Distinguished Practitioner

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Insecurity in a Web-Services World

Whitfield Diffie, Chief Security Officer, Sun Microsystems

Twice in the 20th century, we were confronted with technology too valuable to ignore but that bypassed the existing security mechanisms. When long-range radio was first demonstrated in 1904, the only applicable security measure was cryptography, whose development dominated information security for most of the 20th century. Time shared computers presented a similar challenge in the 1960s and 1970s, a challenge that has yet to be fully met. Today, the impending explosion of web services threatens to bypass all technical security measures in a more fundamental way than either of its predecessors.

Whitfield Diffie began his career in security as the inventor of the concept of public key cryptography and has made fundamental contributions to various aspects of secure communications. In the 1990s he turned his attention to public policy and played a central role in opposing both government key-escrow proposals and restrictive regulations on the export of products incorporating cryptography. He is now the Chief Security Officer at Sun Microsystems and is studying the impact of web services and grid computing on security and intelligence.

Invited Essayist

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Structuring for Strategic Cyber Defense: A Cyber Manhattan Project Blueprint

O. Sami Saydjari, CEO, Cyber Defense Agency LLC

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In February 2002, over 50 leaders in the information assurance field warned the President of the United States of a nation strategic vulnerability in its information infrastructure that could cause mortal damage to the nation. Six years later, some motion in the direction of a government strategic investment is beginning. This essay discusses the principles, metrics, and driving ideas that might lead to an effective program. The paper will address the key capabilities needed at a national scale and how those capabilities might drive a vigorous research and technology agenda. How might we organize a government activity where many agencies surely need to be involved yet must march in a coherent direction? What lessons can we learn from the post Sputnik era mobilization to regain leadership in the space race? Has a cyber-Sputnik been launched in cyberspace and is the U.S. behind in the cyberspace race?

Mr. O. Sami Saydjari is the founder and Chief Executive Officer of the Cyber Defense Agency LLC, where he provides vision, leadership and expertise for building a Research and Consulting concern that creates effective systematic defenses for high-value systems against aggressive cyber-attack. Before founding the Cyber Defense Agency, Mr. Saydjari was a Senior Staff Scientist in SRI International's Computer Science Laboratory, where he was the program leader of the Cyber Defense Research Center (CDRC). While at SRI, Mr. Saydjari led the survivability assessment of the DARPA UltraLog program, whose goal to improve the survivability of software agent architectures to solve large-scale distributed applications.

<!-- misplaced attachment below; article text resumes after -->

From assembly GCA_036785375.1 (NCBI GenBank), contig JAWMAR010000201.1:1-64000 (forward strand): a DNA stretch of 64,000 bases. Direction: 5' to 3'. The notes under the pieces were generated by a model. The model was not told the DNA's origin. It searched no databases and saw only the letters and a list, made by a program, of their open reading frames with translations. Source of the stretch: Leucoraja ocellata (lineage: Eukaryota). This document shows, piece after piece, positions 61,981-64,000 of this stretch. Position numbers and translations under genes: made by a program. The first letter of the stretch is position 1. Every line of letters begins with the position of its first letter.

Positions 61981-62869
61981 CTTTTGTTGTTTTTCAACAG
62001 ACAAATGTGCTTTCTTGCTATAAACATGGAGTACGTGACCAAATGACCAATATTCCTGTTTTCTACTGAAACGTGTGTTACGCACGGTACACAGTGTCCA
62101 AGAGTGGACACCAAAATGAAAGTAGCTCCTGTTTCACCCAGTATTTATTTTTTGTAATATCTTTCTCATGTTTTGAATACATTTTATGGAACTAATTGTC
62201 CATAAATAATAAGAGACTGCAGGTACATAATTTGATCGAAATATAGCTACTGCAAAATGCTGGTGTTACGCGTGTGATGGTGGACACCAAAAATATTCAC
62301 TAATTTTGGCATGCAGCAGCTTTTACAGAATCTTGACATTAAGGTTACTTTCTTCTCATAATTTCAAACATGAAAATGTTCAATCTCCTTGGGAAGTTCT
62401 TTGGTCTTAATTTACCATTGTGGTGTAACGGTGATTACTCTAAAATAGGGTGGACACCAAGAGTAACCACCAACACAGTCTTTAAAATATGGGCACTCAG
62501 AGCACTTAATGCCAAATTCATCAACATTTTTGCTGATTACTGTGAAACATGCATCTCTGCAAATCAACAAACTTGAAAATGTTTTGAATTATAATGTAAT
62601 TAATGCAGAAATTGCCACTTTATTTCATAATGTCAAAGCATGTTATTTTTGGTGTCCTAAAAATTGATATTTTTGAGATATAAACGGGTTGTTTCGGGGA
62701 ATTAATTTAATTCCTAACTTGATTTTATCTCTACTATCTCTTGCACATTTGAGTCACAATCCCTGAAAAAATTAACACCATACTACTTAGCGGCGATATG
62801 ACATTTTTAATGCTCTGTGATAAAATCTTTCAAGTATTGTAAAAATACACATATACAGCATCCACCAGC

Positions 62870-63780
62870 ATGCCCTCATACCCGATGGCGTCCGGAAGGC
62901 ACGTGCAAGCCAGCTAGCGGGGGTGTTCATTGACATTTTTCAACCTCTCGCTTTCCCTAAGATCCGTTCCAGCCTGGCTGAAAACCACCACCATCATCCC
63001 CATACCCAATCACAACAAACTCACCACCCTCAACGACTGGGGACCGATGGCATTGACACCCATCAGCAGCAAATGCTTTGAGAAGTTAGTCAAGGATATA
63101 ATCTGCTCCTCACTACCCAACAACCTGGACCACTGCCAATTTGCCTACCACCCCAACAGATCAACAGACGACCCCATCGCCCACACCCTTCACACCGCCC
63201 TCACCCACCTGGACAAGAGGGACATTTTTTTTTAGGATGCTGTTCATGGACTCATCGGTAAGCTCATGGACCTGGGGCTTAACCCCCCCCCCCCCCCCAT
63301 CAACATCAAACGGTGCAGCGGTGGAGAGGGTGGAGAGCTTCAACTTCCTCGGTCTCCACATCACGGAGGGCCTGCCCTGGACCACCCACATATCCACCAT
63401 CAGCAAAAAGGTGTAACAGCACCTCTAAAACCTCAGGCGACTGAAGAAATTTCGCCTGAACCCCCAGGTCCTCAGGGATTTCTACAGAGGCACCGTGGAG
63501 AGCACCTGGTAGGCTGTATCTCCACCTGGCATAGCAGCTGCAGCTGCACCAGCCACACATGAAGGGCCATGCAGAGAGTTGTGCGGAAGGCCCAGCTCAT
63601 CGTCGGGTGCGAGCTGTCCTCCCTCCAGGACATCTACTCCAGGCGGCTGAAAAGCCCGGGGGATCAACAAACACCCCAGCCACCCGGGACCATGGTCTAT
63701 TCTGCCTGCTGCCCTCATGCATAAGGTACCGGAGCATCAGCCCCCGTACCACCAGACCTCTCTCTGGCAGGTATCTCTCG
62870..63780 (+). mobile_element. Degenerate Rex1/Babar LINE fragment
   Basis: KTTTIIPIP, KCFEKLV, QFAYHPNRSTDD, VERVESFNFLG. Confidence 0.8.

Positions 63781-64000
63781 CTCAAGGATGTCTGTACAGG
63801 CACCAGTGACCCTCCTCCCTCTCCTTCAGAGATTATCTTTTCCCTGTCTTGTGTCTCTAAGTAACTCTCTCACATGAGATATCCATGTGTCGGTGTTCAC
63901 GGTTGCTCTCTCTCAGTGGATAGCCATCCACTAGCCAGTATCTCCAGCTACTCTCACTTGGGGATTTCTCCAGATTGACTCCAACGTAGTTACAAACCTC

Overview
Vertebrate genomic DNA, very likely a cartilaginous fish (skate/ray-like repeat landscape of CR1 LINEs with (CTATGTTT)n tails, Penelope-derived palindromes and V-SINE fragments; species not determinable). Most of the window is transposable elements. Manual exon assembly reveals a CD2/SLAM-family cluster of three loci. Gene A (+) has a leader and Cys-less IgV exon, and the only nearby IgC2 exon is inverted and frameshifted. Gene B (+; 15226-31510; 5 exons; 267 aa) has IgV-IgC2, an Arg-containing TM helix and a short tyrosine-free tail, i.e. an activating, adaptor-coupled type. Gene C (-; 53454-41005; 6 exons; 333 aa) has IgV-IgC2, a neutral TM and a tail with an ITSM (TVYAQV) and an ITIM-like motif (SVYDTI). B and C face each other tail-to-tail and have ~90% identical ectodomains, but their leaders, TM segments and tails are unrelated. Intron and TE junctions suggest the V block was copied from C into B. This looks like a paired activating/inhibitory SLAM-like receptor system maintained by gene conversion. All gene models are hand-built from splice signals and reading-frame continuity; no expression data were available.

Prior to SRI, Mr. Saydjari was the Information Assurance Program Manager for DARPA's Information Systems Office. He created and drove the security architecture and technology for a common reference architecture for DARPA and DISA's advanced programs. His focus areas include high-assurance operating systems, network security, public-key infrastructures, and security architecture. Before his assignment at DARPA, Mr. Saydjari was the technical director of the Office of Network Security Infrastructure for the National Security Agency (NSA). In this role, Mr. Saydjari performed an advanced survivability architecture analysis of the MISSI system, including attack trees and fundamental review of required system architecture properties. At NSA, Mr. Saydjari was also the leader of several information assurance research teams in A1 INFOSEC systems design (LOCK), highly assured distributed operating systems design, and trustworthy network systems design.

Mr. Saydjari earned his M.S. in Computer Science from Purdue University. The Director of NSA named Mr. Saydjari an NSA Fellow in 1993 and 1994. He has published more than a dozen technical papers in the field of information security and has presented the results of his research at both such as the National Cryptologic Quarterly, the National Computer Security Conference, IEEE Security and Privacy Conference, and the ACM New Security Paradigms Workshop. He is based in Wisconsin Rapids, Wisconsin.

Classic Paper 1

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Seventeen Years -- Network Security is even worse than a plague of locusts

Barbara Y. Fraser, Director of Corporate Consulting Engineering, Cisco Systems
Stephen D. Crocker, CEO, Shinkuro, Inc.

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Seventeen years ago, writing RFC 1281 from our perches in the only CERT and the relatively young security area of the IETF, we offered some guidelines for improving network security. We aimed our advice at users, Internet service providers, operating system vendors, and the technical community designing new systems. We had seen the beginnings of the modern age of network attacks -- the Morris worm had been the wake up call three years earlier -- but we had not yet entered the era of firewalls, distributed denial of service attacks, anonymity via wi-fi and cybercafes, etc. In this talk we look back at the advice we offered and the evolution of networks and security issues since then. Some harsh lessons stand out, and we reflect on the difficulties of improving security in the more complex and fractured network environment we live in today.